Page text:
On the Lossiness of the Rabin Trapdoor Function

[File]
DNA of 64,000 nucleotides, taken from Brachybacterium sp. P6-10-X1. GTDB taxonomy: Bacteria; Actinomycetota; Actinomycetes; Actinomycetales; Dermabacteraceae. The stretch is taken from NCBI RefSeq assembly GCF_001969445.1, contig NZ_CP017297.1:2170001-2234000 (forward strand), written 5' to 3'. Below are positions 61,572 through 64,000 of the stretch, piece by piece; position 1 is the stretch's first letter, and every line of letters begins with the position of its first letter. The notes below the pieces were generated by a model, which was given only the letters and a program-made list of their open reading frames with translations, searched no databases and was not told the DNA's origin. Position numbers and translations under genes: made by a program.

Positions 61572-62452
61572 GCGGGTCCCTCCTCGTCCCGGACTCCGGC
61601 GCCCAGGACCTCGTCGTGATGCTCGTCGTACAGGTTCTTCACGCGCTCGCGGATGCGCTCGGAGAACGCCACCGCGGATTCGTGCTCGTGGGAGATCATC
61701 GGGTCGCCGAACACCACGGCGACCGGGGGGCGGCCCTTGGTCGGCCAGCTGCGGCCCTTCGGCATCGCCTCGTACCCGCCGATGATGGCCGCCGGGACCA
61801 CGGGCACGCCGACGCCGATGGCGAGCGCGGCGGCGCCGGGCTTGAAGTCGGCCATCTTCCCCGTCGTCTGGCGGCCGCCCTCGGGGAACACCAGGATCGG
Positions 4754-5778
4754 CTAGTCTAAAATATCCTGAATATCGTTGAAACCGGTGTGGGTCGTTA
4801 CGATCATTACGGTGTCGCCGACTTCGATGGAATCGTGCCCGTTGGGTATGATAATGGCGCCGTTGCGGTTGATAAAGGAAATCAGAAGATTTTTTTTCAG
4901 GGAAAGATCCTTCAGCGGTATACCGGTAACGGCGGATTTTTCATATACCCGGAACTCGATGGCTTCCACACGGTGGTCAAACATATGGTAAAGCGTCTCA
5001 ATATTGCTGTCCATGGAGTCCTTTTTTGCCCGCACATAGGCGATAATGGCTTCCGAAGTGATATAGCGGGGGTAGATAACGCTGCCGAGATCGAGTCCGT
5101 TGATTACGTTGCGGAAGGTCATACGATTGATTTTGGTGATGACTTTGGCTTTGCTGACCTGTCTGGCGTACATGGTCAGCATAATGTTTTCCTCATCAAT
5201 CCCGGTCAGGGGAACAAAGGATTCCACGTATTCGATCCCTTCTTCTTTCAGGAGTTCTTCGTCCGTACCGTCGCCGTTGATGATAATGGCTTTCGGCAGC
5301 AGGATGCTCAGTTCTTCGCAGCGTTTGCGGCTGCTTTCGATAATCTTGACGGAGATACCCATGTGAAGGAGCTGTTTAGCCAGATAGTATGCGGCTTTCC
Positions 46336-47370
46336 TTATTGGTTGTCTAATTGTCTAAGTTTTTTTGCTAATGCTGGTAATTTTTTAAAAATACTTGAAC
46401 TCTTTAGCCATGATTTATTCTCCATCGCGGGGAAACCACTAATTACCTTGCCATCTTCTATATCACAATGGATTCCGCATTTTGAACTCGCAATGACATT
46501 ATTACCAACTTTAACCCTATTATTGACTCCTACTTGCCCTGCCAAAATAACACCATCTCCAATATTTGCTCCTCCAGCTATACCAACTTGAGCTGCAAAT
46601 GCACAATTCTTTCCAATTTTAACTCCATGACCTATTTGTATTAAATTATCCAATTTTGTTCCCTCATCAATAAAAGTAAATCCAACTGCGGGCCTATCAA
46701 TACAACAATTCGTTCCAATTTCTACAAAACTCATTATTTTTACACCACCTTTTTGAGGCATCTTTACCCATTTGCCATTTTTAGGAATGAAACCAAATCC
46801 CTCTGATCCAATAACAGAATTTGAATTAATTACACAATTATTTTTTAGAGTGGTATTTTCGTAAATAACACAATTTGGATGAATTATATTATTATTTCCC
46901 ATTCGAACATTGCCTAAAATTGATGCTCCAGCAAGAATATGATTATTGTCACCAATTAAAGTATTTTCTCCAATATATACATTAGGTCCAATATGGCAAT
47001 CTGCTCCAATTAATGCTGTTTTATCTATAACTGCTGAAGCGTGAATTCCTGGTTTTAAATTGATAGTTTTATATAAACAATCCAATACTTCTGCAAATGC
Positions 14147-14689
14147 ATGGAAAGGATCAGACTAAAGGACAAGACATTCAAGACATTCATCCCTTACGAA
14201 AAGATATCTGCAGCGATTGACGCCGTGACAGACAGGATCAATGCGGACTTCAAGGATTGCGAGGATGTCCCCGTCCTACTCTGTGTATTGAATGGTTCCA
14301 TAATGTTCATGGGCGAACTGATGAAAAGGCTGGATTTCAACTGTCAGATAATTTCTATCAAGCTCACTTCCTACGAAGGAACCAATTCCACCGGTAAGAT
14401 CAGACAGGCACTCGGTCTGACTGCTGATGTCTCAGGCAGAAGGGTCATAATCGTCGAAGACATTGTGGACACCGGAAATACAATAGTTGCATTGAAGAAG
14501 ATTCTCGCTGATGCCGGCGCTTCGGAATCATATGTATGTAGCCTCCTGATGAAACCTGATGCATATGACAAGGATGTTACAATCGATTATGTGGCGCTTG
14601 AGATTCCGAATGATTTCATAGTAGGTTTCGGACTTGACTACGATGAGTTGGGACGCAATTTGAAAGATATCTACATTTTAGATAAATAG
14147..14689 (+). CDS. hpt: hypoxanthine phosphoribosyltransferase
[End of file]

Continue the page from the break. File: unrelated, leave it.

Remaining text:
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Lossy trapdoor functions, introduced by Peikert and Waters (STOC ’08), are functions that can be generated in two indistinguishable ways: either the function is injective, and there is a trapdoor to invert it, or the function is lossy, meaning that the size of its range is strictly smaller than the size of its domain. Kakvi and Kiltz (EUROCRYPT 2012) proved that the Full Domain Hash signature scheme based on a lossy trapdoor function has a tight security reduction from the lossiness of the trapdoor function. Since Kiltz, O’Neill, and Smith (CRYPTO 2010) showed that the RSA trapdoor function is lossy under the \(\varPhi\) -Hiding assumption of Cachin, Micali, and Stadler (EUROCRYPT ’99), this implies that the RSA Full Domain Hash signature scheme has a tight security reduction from the Φ-Hiding assumption (for public exponents e < N 1/4). In this work, we consider the Rabin trapdoor function, i.e. modular squaring over ℤ* N . We show that when adequately restricting its domain (either to the set \({\mathbb{QR}}_N\) of quadratic residues, or to ( \({\mathbb J}_N)^+\) , the set of positive integers 1 ≤ x ≤ (N − 1)/2 with Jacobi symbol +1) the Rabin trapdoor function is lossy, the injective mode corresponding to Blum integers N = pq with \(p,q\equiv 3\bmod 4\) , and the lossy mode corresponding to what we call pseudo-Blum integers N = pq with \(p,q\equiv 1 \bmod 4\) . This lossiness result holds under a natural extension of the Φ-Hiding assumption to the case e = 2 that we call the 2- \(\varPhi/4\) -Hiding assumption. We then use this result to prove that deterministic variants of Rabin-Williams Full Domain Hash signatures have a tight reduction from the 2- \(\varPhi\) /4-Hiding assumption. We also show that these schemes are unlikely to have a tight reduction from the factorization problem by extending a previous “meta-reduction” result by Coron (EUROCRYPT 2002), later corrected by Kakvi and Kiltz (EUROCRYPT 2012). These two results therefore answer one of the main questions left open by Bernstein (EUROCRYPT 2008) in his work on Rabin-Williams signatures.